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MCC Incentives Spark Progress in Ghana’s Effort to Revamp Power Sector

September 6, 2018

By Brock Bierman , Acting Chief Executive Officer


Martin Eson-Benjamin, CEO of the Millennium Development Authority in Ghana talks about his country's compact with MCC.

Ghana is one of Africa’s oldest democracies, and the nation’s economic growth has been truly impressive over the past decade. However, the lack of affordable and reliable power is preventing the country from reaching greater heights and lifting more of its citizens out of poverty.

When MCC and the Government of Ghana began developing our second compact, the power sector was at the forefront of our conversations on how to boost economic growth and reduce poverty in the West African nation. The United States is one of Ghana’s principle trading partners—bilateral trade between our two countries amounted to $1.7 billion in 2017—and a revitalized power sector can unlock the country’s potential to attract private investment and partner with American businesses.

MCC’s $498 million investment in the power sector came with some risk. The state-owned power company, Electric Company of Ghana (ECG), has been plagued by technical and commercial inefficiencies as well as mismanagement that have resulted in ECG losing around $8 million per week, and a complex reform agenda was required to bring life to Ghana’s ailing power sector. The country had to engage in a politically fraught reform process that spanned across two different Ghanaian presidential administrations and successfully approve a transparent 20-year concession to the private sector. To mitigate this risk and maintain a high incentive for the government to pass the reforms, a second portion of the grant was held until key objectives like the concession were achieved.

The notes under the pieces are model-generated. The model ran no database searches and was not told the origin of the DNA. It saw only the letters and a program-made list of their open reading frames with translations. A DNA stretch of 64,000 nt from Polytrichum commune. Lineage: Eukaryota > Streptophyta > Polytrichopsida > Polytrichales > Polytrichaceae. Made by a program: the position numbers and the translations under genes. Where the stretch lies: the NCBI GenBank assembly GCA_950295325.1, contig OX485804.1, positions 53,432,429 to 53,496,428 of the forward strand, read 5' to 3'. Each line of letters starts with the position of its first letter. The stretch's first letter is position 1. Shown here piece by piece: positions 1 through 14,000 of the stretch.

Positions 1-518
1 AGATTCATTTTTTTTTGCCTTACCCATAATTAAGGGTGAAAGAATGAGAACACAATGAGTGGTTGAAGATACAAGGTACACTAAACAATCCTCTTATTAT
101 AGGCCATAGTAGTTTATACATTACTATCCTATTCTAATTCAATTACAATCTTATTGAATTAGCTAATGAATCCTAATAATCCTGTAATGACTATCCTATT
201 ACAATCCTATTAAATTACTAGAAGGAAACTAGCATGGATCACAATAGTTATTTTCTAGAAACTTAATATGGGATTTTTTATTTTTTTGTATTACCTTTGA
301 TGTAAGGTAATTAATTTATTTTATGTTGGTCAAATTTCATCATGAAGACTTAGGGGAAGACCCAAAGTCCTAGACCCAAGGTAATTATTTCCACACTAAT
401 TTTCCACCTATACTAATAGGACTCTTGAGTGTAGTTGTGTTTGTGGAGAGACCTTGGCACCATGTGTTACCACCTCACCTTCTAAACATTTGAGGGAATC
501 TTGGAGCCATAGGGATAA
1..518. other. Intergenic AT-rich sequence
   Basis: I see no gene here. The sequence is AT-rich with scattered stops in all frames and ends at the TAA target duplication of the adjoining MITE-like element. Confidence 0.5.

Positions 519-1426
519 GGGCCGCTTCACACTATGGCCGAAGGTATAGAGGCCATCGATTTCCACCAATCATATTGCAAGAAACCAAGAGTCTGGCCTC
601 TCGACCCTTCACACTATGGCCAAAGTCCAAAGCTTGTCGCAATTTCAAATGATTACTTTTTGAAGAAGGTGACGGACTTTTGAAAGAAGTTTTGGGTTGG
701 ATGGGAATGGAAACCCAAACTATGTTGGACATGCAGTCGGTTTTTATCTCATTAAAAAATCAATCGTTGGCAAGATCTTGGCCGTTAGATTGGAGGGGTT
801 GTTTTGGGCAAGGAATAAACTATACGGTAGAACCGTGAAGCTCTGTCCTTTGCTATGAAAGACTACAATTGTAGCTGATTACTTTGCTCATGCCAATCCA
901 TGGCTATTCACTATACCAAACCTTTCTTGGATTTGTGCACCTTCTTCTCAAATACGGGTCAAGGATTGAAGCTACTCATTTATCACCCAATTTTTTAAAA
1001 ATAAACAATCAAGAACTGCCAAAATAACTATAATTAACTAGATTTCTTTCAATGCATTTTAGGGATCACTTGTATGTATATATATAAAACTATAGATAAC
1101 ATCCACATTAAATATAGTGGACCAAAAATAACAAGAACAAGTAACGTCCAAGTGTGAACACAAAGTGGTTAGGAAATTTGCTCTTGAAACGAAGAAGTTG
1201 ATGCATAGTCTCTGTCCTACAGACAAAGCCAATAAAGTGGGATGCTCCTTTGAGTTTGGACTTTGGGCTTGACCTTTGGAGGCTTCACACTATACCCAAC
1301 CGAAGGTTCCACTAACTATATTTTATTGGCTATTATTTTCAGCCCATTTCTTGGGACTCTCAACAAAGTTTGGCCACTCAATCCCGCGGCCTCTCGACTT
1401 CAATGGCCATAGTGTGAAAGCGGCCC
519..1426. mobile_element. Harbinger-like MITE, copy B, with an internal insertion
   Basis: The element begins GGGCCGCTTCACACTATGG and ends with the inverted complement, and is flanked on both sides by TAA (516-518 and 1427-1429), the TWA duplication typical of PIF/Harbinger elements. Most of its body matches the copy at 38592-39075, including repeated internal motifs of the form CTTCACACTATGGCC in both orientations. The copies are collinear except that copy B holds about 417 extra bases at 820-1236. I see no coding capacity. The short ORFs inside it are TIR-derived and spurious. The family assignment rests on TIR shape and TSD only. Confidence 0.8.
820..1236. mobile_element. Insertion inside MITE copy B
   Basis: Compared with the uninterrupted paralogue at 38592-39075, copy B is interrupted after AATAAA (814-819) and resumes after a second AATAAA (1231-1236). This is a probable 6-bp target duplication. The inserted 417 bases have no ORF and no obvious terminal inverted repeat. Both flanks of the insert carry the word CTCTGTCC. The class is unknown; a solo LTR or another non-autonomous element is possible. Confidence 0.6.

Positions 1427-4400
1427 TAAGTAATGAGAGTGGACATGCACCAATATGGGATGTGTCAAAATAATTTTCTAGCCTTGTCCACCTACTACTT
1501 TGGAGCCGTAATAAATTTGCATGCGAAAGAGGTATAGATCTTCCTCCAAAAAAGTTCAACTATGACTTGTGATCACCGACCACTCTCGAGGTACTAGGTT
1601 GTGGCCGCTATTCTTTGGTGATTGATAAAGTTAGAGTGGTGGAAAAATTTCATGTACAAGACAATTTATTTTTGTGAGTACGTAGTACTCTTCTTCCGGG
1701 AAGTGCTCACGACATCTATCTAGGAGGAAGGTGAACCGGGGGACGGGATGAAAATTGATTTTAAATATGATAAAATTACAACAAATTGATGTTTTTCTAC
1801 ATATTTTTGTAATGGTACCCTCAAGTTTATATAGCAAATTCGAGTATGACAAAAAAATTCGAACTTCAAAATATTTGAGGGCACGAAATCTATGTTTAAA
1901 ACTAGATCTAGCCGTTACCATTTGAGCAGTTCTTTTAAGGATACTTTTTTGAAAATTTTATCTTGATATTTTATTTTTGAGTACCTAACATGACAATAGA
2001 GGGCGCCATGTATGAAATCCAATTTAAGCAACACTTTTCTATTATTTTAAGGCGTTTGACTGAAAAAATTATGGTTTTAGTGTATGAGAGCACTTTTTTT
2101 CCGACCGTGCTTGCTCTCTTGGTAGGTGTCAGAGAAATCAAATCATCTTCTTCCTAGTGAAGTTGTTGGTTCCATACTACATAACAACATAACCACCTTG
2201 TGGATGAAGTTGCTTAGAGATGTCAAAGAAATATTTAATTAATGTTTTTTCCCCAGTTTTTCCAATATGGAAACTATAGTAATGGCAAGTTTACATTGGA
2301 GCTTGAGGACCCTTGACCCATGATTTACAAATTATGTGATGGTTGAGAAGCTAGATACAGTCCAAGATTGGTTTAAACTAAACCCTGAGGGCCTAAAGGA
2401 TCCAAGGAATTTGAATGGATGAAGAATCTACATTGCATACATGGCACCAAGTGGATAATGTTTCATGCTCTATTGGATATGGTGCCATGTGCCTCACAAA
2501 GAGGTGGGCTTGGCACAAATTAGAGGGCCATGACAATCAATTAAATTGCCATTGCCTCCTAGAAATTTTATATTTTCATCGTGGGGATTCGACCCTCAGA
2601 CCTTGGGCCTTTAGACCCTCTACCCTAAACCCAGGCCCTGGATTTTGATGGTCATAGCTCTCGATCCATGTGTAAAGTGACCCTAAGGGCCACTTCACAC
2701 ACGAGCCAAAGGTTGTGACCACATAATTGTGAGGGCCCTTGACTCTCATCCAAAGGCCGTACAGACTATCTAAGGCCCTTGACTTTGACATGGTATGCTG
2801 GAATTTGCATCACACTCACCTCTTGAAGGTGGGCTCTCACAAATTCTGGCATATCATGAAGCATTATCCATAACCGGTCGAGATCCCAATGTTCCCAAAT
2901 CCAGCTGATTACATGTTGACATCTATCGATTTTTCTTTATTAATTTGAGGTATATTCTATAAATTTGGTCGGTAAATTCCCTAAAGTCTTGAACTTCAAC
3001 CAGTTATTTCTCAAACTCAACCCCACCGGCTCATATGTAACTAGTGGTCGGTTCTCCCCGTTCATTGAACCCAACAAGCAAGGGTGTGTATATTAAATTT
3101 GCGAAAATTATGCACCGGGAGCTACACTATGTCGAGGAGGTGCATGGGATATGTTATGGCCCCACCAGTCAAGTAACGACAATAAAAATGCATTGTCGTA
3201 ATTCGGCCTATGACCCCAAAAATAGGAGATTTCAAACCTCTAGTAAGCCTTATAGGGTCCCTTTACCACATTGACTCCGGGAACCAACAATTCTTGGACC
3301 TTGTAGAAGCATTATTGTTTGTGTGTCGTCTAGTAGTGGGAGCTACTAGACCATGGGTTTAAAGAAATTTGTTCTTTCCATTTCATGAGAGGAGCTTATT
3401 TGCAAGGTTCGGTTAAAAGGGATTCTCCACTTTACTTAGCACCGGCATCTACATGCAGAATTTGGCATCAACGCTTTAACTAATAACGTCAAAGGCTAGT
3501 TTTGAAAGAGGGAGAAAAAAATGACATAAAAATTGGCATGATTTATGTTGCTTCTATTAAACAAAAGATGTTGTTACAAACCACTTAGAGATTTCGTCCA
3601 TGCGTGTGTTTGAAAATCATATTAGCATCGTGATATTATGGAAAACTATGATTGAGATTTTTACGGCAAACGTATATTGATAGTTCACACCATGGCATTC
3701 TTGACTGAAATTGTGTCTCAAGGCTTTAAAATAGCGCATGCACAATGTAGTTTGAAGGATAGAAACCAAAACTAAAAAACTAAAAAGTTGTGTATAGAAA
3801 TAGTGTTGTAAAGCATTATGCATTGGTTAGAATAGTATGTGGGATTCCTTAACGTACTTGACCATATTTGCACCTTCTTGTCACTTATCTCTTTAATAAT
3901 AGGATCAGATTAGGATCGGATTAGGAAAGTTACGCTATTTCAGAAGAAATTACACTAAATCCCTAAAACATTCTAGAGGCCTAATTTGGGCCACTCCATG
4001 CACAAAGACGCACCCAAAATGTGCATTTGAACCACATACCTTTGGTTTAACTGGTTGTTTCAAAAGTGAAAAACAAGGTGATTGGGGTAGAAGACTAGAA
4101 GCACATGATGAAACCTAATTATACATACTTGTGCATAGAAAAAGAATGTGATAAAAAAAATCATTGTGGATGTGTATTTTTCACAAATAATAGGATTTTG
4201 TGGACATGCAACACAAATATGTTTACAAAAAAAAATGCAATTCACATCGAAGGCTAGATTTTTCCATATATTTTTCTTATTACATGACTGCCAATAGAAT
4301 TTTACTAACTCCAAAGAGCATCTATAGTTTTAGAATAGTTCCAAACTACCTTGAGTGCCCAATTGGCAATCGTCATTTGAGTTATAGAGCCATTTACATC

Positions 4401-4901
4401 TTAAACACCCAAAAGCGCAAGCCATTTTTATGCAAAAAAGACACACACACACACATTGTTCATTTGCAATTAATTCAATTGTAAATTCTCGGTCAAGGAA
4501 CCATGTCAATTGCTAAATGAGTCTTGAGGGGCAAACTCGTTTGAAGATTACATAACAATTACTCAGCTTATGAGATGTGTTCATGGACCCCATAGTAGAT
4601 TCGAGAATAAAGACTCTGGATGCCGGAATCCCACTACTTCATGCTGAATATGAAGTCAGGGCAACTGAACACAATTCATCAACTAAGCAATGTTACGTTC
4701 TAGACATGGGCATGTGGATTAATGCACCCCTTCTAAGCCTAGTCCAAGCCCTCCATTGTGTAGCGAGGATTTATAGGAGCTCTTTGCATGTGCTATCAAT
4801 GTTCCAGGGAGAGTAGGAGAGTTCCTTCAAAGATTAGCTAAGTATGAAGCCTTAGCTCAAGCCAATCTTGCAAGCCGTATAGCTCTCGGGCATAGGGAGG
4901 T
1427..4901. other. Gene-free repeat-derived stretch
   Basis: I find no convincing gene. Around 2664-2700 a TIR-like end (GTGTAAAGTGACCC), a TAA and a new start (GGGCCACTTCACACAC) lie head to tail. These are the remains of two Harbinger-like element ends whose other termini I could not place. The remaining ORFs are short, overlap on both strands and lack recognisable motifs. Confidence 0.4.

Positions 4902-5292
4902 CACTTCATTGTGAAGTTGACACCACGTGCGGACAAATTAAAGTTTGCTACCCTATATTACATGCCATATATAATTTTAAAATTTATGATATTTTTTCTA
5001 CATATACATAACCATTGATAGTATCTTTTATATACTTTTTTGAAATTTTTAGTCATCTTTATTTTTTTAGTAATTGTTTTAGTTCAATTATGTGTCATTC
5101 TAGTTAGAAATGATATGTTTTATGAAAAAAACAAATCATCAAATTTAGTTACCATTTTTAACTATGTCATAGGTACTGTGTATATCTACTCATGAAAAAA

With the recent Ghanaian cabinet approval and parliamentary ratification of a landmark transaction with a respected international consortium, I am pleased to report that the Government of Ghana has passed the reforms necessary to improve the financial and operational health of the sector, triggering the release of the remaining $190 million in grant funding. These are difficult reforms, and meeting this milestone is a testament to the commitment of the Ghanaian government to improve its power sector in an effort to bring better critical services to its people and meet the increasing demand from businesses and other consumers for reliable energy. And this is also an important demonstration of how MCC’s model works to incentivize meaningful change, even in politically challenging environments.


Delali started a printing company after graduating from the University of Ghana. But power outages impact his business—when the power goes out he has to go to a friend’s office to continue work and email his clients.

Much work remains—the concession to the selected international consortium is not yet complete and we must ensure that the path is paved for them to inject private-sector know-how and investment to transform the health and viability of the nation's power sector. But MCC and the Government of Ghana can be proud of their progress towards the more vibrant power sector that the country so direly needs.

The MCC Ghana Power Compact has already catalyzed nearly $3 billion in new private investment and is expected to benefit an estimated 9.7 million Ghanaians over the next 20 years. More broadly, our investment in Ghana aligns with the goals of the U.S. government’s Power Africa initiative which seeks to bring together technical experts, the private sector and governments to increase the number of people on the continent with access to power. With three years remaining on our compact with Ghana, I am excited to see what we can achieve to bring even greater growth to the country, reduce poverty and strengthen the partnership between our two nations.